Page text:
Protests and produce: The Lavender Tube on sports, 'Gossip Girls,' 'Unforgotten' and 'Banana' & Emmy noms
Our erudite TV columnist covers Olympic controversies, Valerie Bertinelli's slap-back to fat-shamers, the 'Gossip Girls' reboot, and Russell T. Davie's oh-so-gay 'Cucumber' etc. series refreshed for U.S. audiences.
Our veteran TV columnist focuses on the Britney Spears documentary, 'Motherland: Fort Salem' and its powerful women, and various celebrity comings-out.
If you watched the new Netflix dramatized limited series, or the Amazon Prime documentary on fashion icon Halston, consider this rumination on those heady days when glamour created by a gay man ruled.
June is such an exciting month on TV. Everybody remember that LGBTQ people exist. Ad campaigns include us... until June 30, at midnight, when we are shunted into the background again. Catch the LGBTQ programs while they're viewable.
Solo shows with men of color include Jomar Tagatac in 'Hold These Truths,' Rotimi Agbabiaka's 'Manifesto,' Brandon Kyle Goodman's 'The Latrell Show,' and Theatre Rhino's duo show, 'Pillow Talk,' all online, some in-person, too.
LGBTQ-themed programming hits the airwaves in abundance as FX/Hulu, Lifetime, Revry and PBS share new and classic films, documentaries, concerts, and even a virtual reality nightclub party.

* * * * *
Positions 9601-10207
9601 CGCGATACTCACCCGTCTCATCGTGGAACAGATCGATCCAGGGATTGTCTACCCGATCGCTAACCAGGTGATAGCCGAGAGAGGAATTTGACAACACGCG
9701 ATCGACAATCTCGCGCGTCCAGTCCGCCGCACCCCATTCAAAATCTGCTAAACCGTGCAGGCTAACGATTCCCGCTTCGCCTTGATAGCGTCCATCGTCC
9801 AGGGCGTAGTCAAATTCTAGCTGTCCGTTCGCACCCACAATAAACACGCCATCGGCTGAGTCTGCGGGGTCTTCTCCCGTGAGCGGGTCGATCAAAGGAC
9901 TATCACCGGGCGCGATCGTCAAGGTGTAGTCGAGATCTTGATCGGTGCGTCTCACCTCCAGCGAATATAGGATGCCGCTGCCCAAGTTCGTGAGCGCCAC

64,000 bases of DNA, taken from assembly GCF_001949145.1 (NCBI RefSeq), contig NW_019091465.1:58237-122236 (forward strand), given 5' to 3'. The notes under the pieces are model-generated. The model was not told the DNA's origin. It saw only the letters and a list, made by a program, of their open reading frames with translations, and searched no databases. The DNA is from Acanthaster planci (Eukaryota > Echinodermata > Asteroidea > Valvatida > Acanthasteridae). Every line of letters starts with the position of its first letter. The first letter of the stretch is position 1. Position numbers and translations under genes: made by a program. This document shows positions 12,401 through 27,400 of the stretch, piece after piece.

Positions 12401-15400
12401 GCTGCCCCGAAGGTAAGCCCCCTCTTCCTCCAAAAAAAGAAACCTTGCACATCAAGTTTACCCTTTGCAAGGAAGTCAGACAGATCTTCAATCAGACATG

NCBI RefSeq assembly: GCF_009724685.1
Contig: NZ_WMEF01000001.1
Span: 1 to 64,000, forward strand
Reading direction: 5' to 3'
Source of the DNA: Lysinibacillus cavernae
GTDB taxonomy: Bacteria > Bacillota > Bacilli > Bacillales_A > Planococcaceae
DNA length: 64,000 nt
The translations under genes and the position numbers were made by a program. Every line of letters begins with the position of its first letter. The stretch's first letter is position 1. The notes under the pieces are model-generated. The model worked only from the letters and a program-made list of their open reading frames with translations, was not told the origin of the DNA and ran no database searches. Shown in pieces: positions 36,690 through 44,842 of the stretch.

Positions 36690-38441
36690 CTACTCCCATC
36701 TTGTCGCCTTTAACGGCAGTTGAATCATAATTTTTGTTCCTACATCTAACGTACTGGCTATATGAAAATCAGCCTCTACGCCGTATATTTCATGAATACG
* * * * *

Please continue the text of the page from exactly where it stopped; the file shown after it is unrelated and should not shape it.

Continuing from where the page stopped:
Cohen's debut poetry collection 'God I Feel Modern Tonight: Poems from a Gal About Town' strikes a careful balance between the poetic ("I love sex and I love before it—/the double vodka soda leg touch") and the playful.
Must-watch TV: FX's six-part 'Pride' series brings new perspectives on LGBTQ history, with interviews and rare footage; Asian American shows and characters get a to-view list, and Ellen DeGeneres imminent departure from her chat show made news.
San Francisco Museum of Modern Art's new retrospective of more than 200 works by celebrated multimedia artist Nam June Paik is not only absorbing and historic; it's also a lot of fun.
In six episodes made by six directors, FX's Pride Docuseries showcases six decades of stunning and deeply touching interviews and archival footage to visualize the more than half century of LGBTQ struggles and achievements.
MSNBC's Stephanie Ruhle eviscerates West Virginia Gov. Jim Justice's inept anti-trans remarks, 'Pose's third and final season, Mare of Easttown stars Kate Winslet, Elliot Page's Oprah interview, and 'Crip Camp's Oscar loss are covered in our TV column.
The late playwright and AIDS activist Larry Kramer's 'The Normal Heart' presented a scathing critique of complacency and concern in the early years of the AIDS pandemic. An online staged reading on May 8 will benefit The One Archives in Los Angeles.
Various forms of police and detective procedurals are the top-ranked series on TV and streaming services. How does that align with what is happening out in the real world to Black and brown, LGBTQ and disabled people—the primary targets?